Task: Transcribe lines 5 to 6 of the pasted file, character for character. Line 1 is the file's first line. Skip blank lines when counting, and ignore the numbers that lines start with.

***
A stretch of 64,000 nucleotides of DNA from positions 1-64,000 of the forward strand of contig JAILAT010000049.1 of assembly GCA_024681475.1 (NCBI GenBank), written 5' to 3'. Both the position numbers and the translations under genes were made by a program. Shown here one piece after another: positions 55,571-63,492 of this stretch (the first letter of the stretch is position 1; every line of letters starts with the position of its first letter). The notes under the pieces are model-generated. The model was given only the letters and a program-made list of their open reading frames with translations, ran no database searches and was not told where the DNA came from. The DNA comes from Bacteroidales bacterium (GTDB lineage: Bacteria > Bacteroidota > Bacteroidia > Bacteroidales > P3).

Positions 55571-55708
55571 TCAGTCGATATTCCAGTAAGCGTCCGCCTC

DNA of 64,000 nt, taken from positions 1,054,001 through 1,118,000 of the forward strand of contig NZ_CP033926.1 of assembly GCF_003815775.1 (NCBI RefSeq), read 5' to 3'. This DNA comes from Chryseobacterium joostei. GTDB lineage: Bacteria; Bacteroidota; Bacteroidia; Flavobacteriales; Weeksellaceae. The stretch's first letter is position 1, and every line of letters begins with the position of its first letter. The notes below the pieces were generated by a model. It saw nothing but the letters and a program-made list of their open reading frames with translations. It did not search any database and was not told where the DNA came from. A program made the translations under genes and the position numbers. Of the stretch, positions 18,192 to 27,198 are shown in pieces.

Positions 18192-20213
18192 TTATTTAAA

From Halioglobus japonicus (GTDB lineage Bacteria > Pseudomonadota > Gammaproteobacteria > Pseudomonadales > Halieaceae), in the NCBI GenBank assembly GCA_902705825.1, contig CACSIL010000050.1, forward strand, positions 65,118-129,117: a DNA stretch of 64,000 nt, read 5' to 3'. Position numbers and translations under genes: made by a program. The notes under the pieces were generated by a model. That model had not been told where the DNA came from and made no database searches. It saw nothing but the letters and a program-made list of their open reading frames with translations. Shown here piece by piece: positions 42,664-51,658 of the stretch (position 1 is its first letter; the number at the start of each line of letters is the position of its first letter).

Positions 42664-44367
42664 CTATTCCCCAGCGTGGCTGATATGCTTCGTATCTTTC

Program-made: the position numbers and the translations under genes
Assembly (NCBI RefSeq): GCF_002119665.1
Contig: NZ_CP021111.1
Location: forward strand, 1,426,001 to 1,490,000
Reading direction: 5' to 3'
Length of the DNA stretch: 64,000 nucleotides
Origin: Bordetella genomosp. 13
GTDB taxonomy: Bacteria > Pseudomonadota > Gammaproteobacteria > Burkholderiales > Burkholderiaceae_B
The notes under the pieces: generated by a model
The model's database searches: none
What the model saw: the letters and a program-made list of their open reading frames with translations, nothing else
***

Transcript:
Positions 18192-20213
18192 TTATTTAAA